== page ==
Lil (melliyna) wrote in little_details,
Lil
melliyna
little_details

British POW Camp 1940s Germany

Setting: 1940's Germany in a POW camp for British soldiers
Searches Attempted: Various combinations of "pow british germany mistreatment" and while I think I've gotten most of the answers I want I've still got some questions and issues that I was hoping I could get some help with, mostly because this is for a fanfic (if you are interested it's based off the British TV series POW). And so, with many thanks in advance for the help:



-Historically, I know, at least according to the research I've done that if you were a British soldier captured by the Germans and weren't Jewish or otherwise considerable "undesirable" that the Nazi's would treat soldiers within the parameters of the Geneva Convention. What I want to know is - how much would mistreatment/torture have been actually occured, realistically? Would it make a difference if it was just simple, arbitrary beating up? And how much actual notice would be taken of any complaints lodged by say, the Red Cross about mistreatment/torture?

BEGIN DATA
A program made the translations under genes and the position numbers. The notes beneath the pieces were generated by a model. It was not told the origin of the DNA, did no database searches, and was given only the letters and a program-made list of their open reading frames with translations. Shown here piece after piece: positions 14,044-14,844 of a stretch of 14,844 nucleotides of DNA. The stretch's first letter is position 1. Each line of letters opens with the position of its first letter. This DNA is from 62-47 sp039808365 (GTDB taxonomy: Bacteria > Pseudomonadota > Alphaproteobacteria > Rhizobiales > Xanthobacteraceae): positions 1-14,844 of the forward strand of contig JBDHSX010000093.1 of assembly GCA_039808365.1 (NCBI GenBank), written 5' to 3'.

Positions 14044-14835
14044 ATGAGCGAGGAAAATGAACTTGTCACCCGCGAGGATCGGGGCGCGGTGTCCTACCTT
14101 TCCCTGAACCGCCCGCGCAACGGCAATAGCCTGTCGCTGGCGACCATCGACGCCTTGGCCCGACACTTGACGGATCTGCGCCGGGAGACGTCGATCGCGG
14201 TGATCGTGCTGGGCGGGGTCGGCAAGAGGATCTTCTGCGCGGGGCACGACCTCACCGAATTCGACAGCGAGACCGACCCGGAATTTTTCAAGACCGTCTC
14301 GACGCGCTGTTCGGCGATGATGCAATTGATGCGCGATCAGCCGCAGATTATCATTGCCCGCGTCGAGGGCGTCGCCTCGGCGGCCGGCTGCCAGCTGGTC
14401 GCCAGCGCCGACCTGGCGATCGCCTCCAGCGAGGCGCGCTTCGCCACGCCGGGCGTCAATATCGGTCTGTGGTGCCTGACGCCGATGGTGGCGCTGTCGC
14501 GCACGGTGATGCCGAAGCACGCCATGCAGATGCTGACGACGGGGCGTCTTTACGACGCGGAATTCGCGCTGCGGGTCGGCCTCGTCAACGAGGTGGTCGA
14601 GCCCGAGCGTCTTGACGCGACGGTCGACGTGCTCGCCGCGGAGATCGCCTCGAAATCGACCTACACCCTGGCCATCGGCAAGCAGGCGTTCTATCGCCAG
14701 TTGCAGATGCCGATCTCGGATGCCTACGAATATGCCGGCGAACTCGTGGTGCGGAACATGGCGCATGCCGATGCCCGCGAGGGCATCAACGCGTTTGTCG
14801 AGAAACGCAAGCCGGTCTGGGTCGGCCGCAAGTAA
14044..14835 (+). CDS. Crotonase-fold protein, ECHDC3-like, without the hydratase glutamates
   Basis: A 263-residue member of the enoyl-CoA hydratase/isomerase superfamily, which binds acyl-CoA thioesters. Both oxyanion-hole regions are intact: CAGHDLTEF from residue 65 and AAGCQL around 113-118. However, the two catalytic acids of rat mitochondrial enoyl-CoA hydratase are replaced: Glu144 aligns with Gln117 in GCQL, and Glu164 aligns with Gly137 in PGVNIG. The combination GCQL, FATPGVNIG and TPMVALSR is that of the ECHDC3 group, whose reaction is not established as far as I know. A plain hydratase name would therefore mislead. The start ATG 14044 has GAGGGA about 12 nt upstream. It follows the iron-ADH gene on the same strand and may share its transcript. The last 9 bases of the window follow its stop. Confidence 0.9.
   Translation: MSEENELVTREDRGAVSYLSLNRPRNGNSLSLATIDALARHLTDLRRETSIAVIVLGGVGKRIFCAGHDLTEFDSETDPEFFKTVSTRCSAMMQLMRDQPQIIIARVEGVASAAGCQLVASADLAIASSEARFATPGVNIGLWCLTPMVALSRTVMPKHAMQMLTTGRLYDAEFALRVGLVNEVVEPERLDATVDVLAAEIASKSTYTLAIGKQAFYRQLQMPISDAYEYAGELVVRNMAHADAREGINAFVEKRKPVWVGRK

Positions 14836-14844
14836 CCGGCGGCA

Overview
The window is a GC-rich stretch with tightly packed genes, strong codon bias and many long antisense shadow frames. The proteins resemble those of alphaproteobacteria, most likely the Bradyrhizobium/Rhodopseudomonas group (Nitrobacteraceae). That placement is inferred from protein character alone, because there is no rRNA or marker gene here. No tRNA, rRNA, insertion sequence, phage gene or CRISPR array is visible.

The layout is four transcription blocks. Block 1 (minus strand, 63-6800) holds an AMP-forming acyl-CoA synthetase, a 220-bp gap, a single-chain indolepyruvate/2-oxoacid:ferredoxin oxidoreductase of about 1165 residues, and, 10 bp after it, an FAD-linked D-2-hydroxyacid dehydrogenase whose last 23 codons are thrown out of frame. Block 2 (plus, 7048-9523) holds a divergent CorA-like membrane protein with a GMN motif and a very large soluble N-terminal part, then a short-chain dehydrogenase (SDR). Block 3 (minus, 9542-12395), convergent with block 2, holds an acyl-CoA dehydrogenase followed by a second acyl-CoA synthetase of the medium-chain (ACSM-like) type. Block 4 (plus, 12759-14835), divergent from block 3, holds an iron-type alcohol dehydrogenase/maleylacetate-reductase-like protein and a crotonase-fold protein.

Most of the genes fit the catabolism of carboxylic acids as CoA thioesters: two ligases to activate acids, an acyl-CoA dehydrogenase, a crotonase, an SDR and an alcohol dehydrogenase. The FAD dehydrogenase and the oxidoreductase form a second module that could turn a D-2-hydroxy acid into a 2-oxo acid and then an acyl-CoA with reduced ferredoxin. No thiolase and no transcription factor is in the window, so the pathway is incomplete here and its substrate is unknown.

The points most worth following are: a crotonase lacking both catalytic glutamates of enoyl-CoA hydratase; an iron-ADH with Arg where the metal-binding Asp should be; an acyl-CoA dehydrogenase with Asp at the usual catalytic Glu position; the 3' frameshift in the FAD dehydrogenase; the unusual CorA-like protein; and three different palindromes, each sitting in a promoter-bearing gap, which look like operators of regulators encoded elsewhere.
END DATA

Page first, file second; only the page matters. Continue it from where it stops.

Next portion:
-How much freedom would a Commander of a POW camp be given in running it and the treatment of the prisoners? The books I've looked at are sketchy, but they seem to say that it depended largely on the number of escapes that the commander had/his connections within the Party as much as his own abilities. But say in relation to the Gestapo/SS - would even the most well connected Kommandant be able to say, "no, you cannot do this to Prisoner Y" without severely endangering himself?
-In the canon verse I'm working with, the British Captain leading the POW's was supposed to go to an officers camp but through an accident of paperwork, he ended up staying with the ordinary soldiers. How likely is it that someone would eventually get around to clearing up the error?
-This was the one I got stuck on (and my usual native speaker source is not available right now). What would be a common way/phrase, in German of expressing frustration/terror that someone you love/care about/respect is about to do something you consider brave but monumentally stupid (i.e. give yourself up to be killed to save the life of the man who actually did it).

Tags: ~languages: german, ~world war ii
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